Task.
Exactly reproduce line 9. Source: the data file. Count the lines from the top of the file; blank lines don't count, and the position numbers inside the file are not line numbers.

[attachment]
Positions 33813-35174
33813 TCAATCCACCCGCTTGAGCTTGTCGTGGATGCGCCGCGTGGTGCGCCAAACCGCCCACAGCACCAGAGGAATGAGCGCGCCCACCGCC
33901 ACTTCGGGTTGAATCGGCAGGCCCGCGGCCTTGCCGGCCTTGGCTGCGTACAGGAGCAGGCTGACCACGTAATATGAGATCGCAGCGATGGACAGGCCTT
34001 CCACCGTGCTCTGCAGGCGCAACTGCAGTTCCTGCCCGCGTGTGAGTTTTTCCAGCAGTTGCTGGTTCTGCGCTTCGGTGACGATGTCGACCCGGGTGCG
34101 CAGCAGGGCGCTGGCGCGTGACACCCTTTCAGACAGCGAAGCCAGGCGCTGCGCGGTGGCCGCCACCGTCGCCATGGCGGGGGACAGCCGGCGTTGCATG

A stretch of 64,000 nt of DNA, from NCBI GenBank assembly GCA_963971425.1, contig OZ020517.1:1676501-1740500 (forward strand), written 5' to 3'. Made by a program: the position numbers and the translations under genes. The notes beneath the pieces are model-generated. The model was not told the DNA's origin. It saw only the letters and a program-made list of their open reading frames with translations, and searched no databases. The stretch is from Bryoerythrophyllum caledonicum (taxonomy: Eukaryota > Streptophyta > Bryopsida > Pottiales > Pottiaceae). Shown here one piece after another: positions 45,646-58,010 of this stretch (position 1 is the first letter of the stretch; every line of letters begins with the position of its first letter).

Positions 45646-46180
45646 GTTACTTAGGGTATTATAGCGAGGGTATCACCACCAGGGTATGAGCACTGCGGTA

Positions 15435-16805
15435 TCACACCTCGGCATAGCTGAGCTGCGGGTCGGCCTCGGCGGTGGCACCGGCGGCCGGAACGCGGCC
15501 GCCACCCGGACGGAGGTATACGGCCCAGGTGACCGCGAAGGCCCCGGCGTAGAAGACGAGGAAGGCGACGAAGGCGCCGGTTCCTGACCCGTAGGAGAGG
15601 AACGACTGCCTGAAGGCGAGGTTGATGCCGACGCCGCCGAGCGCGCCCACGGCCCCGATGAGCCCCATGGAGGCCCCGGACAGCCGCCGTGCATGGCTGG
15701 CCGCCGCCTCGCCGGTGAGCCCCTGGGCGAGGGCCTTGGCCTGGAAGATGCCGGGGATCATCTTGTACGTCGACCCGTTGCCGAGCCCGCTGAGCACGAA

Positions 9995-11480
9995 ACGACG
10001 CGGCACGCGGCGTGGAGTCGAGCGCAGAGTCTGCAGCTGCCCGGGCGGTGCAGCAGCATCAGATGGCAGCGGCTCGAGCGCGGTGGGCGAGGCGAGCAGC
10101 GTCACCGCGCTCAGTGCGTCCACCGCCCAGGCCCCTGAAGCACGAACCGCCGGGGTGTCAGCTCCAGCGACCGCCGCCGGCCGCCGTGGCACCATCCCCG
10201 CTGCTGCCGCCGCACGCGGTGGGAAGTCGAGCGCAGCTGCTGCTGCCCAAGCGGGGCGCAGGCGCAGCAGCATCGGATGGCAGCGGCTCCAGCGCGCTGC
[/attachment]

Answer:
Positions 15435-16805